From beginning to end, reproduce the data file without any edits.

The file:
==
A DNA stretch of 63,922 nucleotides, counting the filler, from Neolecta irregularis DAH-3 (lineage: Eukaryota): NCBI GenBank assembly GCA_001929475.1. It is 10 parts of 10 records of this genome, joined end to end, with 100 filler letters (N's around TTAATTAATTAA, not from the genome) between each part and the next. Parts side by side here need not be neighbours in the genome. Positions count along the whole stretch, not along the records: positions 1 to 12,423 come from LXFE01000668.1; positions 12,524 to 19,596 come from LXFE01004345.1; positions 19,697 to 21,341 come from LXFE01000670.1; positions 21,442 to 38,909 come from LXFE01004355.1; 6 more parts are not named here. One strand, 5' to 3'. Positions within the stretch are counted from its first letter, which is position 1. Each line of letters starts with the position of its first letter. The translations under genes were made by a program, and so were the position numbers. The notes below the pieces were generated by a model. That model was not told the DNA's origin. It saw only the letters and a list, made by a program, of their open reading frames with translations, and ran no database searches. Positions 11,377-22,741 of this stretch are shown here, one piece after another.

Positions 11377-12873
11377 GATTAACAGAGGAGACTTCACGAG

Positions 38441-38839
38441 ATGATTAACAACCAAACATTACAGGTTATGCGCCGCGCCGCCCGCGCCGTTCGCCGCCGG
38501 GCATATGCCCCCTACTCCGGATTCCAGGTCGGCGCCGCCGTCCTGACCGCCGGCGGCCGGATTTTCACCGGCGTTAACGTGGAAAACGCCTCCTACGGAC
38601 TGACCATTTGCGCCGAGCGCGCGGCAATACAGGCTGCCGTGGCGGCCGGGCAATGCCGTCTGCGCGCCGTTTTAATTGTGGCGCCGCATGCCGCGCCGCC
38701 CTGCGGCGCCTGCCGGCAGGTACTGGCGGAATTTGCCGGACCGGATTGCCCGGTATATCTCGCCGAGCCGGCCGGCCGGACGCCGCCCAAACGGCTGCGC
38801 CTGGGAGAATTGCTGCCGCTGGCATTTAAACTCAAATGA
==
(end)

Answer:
A DNA stretch of 63,922 nucleotides, counting the filler, from Neolecta irregularis DAH-3 (lineage: Eukaryota): NCBI GenBank assembly GCA_001929475.1. It is 10 parts of 10 records of this genome, joined end to end, with 100 filler letters (N's around TTAATTAATTAA, not from the genome) between each part and the next. Parts side by side here need not be neighbours in the genome. Positions count along the whole stretch, not along the records: positions 1 to 12,423 come from LXFE01000668.1; positions 12,524 to 19,596 come from LXFE01004345.1; positions 19,697 to 21,341 come from LXFE01000670.1; positions 21,442 to 38,909 come from LXFE01004355.1; 6 more parts are not named here. One strand, 5' to 3'. Positions within the stretch are counted from its first letter, which is position 1. Each line of letters starts with the position of its first letter. The translations under genes were made by a program, and so were the position numbers. The notes below the pieces were generated by a model. That model was not told the DNA's origin. It saw only the letters and a list, made by a program, of their open reading frames with translations, and ran no database searches. Positions 11,377-22,741 of this stretch are shown here, one piece after another.

Positions 11377-12873
11377 GATTAACAGAGGAGACTTCACGAG

Positions 38441-38839
38441 ATGATTAACAACCAAACATTACAGGTTATGCGCCGCGCCGCCCGCGCCGTTCGCCGCCGG
38501 GCATATGCCCCCTACTCCGGATTCCAGGTCGGCGCCGCCGTCCTGACCGCCGGCGGCCGGATTTTCACCGGCGTTAACGTGGAAAACGCCTCCTACGGAC
38601 TGACCATTTGCGCCGAGCGCGCGGCAATACAGGCTGCCGTGGCGGCCGGGCAATGCCGTCTGCGCGCCGTTTTAATTGTGGCGCCGCATGCCGCGCCGCC
38701 CTGCGGCGCCTGCCGGCAGGTACTGGCGGAATTTGCCGGACCGGATTGCCCGGTATATCTCGCCGAGCCGGCCGGCCGGACGCCGCCCAAACGGCTGCGC
38801 CTGGGAGAATTGCTGCCGCTGGCATTTAAACTCAAATGA